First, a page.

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dc.contributor.authorThorup, Pernille
dc.date.accessioned2016-07-26T07:46:34Z
dc.date.available2016-07-26T07:46:34Z
dc.date.issued2016-07-26
dc.identifier.urihttp://hdl.handle.net/2299/17226
dc.description.abstractMuch current literature on management and strategy still describes strategy work as a linear, top-down, management-based, rational, logical, structured and planned change activity with clear and predictable goals. It is described as an activity in which individual managers are addressing key questions and implementing an important, management-based plan. By using the right tools and techniques, skilled managers can transform plans into reality through good leadership and systematic rollout. This way of thinking about leadership is based on an understanding of leaders as rather powerful, knowing, heroic individuals who can stand outside of their organization to plan an ideal future, and who are equipped to make employees follow their instructions in order to reach desired goals. In this thesis I research into my experiences of what is happening in an organization, taking seriously the experience of developing a new strategy. It is an organization working in the public sector in Denmark which is right now trying to find a strategy and its way through a series of ‘wicked problems’ not easily handled. Through the use of autobiographical narrative-based inquiry and a focus on everyday local interactions between people working together, I research into what is ‘really’ going on in strategy work. Drawing on the theory of complex responsive processes of relating and reflexivity, I describe and analyse the interactions in our leadership team’s efforts to change the organization’s strategy. In doing so themes of power, power games and power differentials, politicking and some of the paradoxes in management – such as inclusion/exclusion, local interaction and global patterning, unpredictable predictability, and conflict and cooperation – are investigated. The complex responsive process perspective views organizations as patterns of interaction and conversations between people working together. By analogy from complex adaptive systems models, sociology, psychology and philosophy, it argues that generalizable population-wide patterns emerge in unpredictable ways through exactly these local complex interaction and interplays of peoples’ intentions, thoughts and actions. This leads me to propose generalizable new contributions to knowledge about strategy work. Examining my own experience, I problematize the ‘heroic’, individualistic, view of what leaders do when working with strategy, preferring to see strategy as a co-created activity that emerges in complex and paradoxical interactions between people in the organization, in the leadership team, in daily cooperation with employees, and through the interface with customers. The understanding of co-creation here being that together we co-create our social life and our social life is co-creating us, our selves, our personalities at the same time. This inseparable paradox of the individual and the group, of the one and the many is investigated. Finally, I suggest that strategy work is inseparable from the everyday messy conflictual power games of organizational life, and that leaders – through actively engaging in ongoing conversations and co-creating meaning – participate in developing new understandings of identity and culture. In talking with one another about what it is we are doing, in influencing and being influenced, and reflecting on this, we are already changing what is going on; this itself is strategy work. The narratives show that to work with strategy effectively, we need to negotiate our intentions in convincing ways through forming strong power alliances. Taking experience seriously also demonstrates a close connection between power, ethics and action, and that it is impossible to decide the ‘good’ thing to do before acting. Developing reflexivity, both as an individual and in collaborative work, is a prerequisite for working in an ethical way, aware of our mutual interdependence. Finally, the thesis describes some of the consequences of taking experience seriously as a strategy. It has changed the way our staff understand what they are doing, and is beginning to change the kind of assignments we take on, and how we deal with them. One spin-off has been producing two books (with more to come). We also have new and more reflexive contacts in business and knowledge-creating environments, such as universities and business schools. The thesis shows a number of results from working with strategy in this way. This indicates that the act of taking your experience seriously in itself implies a kind of transforming causality, and hereby a strategy of change.en_US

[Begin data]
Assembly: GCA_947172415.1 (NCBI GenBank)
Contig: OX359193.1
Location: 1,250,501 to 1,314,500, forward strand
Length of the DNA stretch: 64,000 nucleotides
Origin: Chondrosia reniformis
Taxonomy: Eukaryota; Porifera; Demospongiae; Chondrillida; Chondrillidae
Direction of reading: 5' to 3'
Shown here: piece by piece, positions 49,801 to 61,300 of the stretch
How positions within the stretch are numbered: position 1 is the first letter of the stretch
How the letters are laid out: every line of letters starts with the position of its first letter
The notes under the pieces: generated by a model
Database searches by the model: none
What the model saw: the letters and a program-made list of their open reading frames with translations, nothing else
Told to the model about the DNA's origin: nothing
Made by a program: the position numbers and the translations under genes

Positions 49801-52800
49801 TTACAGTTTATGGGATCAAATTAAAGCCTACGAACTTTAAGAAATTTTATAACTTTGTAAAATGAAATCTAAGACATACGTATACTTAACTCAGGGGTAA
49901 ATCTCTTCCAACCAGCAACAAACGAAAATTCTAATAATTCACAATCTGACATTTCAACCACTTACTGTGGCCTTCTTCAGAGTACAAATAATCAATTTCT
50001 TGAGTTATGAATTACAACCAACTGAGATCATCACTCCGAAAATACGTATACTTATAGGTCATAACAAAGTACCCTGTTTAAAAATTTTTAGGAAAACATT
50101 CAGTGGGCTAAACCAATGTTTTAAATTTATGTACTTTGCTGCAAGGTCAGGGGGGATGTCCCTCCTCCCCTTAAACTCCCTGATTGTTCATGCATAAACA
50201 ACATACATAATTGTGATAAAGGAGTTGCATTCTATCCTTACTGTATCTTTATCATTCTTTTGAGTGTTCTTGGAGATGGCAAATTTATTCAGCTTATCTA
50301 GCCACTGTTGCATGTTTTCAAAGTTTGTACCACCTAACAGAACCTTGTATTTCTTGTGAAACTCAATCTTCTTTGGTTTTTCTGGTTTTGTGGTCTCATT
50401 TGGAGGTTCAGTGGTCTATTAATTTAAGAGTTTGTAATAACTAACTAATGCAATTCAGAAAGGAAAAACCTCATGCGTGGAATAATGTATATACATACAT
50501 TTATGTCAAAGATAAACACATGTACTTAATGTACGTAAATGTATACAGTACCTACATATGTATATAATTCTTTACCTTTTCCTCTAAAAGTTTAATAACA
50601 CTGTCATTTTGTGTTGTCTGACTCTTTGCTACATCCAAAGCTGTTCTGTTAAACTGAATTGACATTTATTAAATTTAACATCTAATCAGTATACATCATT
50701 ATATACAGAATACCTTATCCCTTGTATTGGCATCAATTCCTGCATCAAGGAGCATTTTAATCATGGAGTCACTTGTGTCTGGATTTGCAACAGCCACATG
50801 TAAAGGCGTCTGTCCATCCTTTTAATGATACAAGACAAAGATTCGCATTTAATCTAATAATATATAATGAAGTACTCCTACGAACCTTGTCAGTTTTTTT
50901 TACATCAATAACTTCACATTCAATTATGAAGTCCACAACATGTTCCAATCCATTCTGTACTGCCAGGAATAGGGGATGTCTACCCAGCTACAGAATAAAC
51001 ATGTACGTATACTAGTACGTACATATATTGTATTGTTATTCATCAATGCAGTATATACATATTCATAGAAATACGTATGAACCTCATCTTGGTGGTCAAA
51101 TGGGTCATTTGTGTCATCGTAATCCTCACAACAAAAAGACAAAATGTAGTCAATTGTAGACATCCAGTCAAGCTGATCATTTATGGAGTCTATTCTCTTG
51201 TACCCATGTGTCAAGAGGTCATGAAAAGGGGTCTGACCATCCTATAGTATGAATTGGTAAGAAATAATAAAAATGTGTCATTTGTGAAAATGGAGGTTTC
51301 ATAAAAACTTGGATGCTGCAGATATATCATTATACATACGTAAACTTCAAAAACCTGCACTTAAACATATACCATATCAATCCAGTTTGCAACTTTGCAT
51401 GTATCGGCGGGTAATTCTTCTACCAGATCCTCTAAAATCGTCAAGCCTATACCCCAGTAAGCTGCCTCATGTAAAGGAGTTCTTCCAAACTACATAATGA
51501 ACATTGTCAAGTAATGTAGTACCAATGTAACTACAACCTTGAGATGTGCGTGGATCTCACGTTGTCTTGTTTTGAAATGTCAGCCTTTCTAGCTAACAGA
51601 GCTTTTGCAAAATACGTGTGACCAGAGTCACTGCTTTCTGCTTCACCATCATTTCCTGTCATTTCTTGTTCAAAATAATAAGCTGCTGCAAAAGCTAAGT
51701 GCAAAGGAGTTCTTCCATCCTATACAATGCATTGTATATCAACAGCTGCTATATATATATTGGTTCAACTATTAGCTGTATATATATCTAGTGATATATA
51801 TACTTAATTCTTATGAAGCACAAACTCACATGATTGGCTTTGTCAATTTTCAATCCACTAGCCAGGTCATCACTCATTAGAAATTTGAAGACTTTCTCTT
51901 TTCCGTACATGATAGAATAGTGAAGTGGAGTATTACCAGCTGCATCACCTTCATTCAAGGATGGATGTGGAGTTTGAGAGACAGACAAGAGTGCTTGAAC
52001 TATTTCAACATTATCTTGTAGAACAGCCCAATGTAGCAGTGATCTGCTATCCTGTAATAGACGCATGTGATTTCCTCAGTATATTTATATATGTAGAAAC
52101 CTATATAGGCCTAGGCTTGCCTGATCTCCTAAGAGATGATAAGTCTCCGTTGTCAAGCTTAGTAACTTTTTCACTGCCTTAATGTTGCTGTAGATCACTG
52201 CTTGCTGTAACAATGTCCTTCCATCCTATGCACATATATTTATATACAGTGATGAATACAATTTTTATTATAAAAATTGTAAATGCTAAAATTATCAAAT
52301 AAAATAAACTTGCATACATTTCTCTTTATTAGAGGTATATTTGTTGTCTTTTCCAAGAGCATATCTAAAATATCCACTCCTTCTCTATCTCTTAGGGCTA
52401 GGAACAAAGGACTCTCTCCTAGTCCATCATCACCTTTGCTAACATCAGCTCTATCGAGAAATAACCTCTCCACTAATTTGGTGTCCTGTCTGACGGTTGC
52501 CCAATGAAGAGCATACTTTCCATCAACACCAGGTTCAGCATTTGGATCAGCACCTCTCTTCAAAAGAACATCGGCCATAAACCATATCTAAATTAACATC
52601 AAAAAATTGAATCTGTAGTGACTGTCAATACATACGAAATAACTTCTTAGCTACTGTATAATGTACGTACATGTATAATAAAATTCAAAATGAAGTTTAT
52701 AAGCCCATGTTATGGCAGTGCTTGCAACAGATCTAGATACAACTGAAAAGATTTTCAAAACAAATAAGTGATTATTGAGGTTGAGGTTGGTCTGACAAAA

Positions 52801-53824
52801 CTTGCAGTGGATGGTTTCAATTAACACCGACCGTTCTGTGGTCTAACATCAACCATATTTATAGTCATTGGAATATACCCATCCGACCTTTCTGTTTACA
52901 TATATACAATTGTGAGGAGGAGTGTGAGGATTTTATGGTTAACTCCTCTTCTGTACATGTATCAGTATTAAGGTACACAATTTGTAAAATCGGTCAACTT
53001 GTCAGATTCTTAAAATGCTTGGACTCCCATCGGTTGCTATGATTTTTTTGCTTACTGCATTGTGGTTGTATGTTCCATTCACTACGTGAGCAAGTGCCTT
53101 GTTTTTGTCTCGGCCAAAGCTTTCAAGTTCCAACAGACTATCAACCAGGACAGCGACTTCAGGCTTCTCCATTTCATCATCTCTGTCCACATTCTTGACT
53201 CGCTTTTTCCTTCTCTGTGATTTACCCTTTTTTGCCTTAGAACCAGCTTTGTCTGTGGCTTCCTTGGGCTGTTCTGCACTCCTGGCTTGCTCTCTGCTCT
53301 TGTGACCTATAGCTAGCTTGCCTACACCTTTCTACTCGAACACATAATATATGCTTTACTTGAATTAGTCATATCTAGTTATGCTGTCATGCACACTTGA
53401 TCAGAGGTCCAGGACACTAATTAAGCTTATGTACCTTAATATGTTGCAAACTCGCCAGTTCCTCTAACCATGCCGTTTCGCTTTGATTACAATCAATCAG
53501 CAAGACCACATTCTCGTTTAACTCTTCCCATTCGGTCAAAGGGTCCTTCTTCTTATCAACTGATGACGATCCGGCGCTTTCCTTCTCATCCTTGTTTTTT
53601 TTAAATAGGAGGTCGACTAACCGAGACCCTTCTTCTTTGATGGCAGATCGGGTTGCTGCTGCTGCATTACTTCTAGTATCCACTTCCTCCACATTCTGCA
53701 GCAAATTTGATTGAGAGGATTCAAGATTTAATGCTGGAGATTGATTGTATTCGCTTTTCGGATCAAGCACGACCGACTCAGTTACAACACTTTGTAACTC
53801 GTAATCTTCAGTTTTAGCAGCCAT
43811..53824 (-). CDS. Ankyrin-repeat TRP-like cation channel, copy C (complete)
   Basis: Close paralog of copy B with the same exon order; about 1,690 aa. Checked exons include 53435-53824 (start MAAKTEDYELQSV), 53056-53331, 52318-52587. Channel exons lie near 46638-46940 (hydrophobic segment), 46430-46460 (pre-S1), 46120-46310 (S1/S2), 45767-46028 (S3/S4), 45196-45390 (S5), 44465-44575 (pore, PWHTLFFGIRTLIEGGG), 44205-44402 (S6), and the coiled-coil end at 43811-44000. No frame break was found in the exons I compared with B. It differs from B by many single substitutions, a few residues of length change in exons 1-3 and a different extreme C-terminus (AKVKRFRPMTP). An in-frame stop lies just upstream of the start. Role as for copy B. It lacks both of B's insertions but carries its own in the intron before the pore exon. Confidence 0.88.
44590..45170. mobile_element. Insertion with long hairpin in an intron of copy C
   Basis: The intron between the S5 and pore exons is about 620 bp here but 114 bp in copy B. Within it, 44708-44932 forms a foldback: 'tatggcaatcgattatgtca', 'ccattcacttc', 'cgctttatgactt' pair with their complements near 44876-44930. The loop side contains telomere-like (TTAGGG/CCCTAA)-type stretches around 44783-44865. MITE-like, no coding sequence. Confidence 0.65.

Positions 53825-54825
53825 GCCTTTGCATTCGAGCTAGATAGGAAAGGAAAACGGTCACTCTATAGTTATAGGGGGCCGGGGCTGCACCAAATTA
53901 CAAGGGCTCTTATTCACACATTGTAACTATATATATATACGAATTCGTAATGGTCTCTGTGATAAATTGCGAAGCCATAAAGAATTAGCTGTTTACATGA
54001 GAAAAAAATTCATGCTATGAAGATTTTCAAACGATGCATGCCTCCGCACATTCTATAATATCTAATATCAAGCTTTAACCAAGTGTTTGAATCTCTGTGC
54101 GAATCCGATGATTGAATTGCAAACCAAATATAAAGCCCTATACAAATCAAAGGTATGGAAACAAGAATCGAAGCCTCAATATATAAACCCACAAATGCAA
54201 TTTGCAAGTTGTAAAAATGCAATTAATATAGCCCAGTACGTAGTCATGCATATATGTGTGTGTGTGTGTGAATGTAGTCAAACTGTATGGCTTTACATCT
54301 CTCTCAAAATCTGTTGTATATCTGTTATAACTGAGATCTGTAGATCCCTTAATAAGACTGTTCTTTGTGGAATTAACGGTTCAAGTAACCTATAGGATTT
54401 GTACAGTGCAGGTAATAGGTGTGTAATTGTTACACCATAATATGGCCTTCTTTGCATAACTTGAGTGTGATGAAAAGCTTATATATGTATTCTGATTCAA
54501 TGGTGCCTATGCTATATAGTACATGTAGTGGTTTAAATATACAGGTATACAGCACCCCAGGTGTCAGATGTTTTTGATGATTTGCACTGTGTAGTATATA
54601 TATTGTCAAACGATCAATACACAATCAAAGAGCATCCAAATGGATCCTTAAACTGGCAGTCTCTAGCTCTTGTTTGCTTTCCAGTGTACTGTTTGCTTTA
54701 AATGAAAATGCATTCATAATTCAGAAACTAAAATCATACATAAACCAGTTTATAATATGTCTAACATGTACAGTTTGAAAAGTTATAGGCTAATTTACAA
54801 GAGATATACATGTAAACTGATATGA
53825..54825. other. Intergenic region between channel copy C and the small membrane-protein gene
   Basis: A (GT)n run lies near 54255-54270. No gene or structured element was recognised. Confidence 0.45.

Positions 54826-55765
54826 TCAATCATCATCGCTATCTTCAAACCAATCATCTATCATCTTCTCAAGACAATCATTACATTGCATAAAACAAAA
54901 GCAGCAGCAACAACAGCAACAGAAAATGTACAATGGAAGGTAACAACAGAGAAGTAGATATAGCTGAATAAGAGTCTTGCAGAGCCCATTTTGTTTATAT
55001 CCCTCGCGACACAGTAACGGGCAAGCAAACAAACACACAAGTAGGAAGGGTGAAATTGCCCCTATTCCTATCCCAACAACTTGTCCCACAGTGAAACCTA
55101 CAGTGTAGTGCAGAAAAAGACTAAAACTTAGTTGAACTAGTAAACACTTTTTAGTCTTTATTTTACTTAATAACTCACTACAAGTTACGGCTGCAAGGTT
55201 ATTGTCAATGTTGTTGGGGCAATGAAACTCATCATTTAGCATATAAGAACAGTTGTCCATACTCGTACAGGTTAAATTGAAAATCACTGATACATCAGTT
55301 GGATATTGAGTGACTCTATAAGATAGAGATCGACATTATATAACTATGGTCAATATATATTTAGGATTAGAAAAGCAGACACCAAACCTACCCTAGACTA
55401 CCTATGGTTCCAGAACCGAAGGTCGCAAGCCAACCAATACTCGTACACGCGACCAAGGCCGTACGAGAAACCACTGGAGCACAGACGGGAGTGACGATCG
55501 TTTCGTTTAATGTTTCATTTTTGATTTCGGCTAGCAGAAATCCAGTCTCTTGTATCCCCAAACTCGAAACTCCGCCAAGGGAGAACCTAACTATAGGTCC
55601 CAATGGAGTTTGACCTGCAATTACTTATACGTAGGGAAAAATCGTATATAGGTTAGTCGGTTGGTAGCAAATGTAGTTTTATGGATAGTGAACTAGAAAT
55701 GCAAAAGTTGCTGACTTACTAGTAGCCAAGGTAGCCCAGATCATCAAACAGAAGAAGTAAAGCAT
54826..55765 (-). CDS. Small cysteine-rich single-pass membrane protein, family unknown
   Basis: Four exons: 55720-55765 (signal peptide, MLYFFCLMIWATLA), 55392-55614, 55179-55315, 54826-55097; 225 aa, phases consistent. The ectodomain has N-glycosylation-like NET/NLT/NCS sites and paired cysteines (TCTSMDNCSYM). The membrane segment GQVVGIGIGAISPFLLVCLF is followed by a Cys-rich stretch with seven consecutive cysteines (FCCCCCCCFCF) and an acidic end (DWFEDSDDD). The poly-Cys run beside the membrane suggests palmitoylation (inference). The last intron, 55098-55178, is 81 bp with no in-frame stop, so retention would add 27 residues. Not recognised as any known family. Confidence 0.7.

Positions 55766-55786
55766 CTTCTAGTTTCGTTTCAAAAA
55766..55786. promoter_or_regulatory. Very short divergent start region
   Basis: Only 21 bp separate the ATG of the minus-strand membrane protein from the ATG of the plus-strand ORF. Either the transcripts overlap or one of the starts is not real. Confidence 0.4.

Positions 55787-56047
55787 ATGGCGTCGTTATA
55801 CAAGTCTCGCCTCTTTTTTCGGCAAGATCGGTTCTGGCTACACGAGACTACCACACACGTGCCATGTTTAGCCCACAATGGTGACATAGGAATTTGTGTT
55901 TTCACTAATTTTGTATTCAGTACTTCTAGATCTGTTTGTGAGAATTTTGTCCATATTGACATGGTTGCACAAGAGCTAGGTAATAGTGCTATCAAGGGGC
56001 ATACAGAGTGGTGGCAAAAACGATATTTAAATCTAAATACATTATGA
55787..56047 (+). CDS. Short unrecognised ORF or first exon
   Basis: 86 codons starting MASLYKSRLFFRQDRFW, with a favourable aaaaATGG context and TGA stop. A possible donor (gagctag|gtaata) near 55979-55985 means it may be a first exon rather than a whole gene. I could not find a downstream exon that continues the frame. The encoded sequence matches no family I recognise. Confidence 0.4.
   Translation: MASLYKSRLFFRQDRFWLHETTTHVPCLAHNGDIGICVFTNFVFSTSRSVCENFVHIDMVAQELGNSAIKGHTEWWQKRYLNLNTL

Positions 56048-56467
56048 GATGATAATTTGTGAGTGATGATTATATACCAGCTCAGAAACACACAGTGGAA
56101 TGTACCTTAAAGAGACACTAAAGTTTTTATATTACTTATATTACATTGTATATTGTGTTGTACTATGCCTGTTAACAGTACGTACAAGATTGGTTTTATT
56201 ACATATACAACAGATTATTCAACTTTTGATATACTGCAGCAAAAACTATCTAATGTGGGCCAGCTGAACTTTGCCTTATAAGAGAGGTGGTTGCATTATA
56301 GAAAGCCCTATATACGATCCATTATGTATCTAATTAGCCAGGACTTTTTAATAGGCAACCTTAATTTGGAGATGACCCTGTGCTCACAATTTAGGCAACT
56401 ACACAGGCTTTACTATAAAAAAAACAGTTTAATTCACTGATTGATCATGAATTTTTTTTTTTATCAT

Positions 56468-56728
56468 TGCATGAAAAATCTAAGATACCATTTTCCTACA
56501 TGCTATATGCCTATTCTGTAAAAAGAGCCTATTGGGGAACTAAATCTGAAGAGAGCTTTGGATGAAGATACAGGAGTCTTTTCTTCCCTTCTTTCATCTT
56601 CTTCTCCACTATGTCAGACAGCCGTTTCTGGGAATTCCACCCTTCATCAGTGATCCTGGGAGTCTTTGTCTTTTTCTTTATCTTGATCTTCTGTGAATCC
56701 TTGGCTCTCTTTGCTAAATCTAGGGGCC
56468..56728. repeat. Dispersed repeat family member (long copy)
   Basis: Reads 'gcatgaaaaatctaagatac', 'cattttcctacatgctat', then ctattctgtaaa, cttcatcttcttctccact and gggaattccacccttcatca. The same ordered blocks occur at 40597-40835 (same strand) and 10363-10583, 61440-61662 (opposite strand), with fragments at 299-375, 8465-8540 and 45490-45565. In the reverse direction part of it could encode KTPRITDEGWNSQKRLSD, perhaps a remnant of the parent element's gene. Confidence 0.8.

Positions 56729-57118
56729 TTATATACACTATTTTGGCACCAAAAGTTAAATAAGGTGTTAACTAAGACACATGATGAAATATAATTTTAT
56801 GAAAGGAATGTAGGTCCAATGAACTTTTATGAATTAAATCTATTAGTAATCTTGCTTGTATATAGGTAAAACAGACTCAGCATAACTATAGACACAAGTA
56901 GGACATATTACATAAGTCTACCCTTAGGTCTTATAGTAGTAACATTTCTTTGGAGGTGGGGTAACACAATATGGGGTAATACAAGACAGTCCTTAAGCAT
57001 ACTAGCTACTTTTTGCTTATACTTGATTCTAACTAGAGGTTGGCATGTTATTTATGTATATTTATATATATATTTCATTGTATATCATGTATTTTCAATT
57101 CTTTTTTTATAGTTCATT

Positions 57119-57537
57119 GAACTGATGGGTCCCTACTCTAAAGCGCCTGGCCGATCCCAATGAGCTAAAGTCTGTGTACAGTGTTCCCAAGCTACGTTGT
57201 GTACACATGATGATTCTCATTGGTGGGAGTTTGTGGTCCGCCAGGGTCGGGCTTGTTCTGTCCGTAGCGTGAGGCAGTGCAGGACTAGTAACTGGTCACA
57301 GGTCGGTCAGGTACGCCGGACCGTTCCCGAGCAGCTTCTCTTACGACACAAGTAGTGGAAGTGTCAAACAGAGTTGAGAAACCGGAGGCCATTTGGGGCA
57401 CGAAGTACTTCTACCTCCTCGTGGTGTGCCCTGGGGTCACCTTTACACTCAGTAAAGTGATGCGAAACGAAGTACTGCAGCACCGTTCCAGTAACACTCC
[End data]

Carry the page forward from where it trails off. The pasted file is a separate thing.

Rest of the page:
dc.language.isoenen_US
dc.rightsinfo:eu-repo/semantics/openAccessen_US
dc.subjectPoweren_US
dc.subjectConflicten_US
dc.subjectPoliticsen_US
dc.subjectStrategyen_US
dc.subjectSystems theoryen_US
dc.subjectSocial constructionismen_US
dc.subjectNew Public Managementen_US
dc.subjectParadoxen_US
dc.subjectPhronesisen_US
dc.subjectOrganizational Changeen_US
dc.subjectLeadershipen_US
dc.subjectReflexivityen_US
dc.subjectComplex Responsive Processesen_US
dc.subjectCo-creationen_US
dc.subjectEthicsen_US
dc.titleStrategy-Making in a Senior Leadership Team in the Public Sector in Denmark: Taking Experience Seriously as Co-Creation, Conflict and Paradoxen_US
dc.typeinfo:eu-repo/semantics/doctoralThesisen_US
dc.type.qualificationlevelDoctoralen_US
dc.type.qualificationnameDManen_US
herts.preservation.rarelyaccessedtrue


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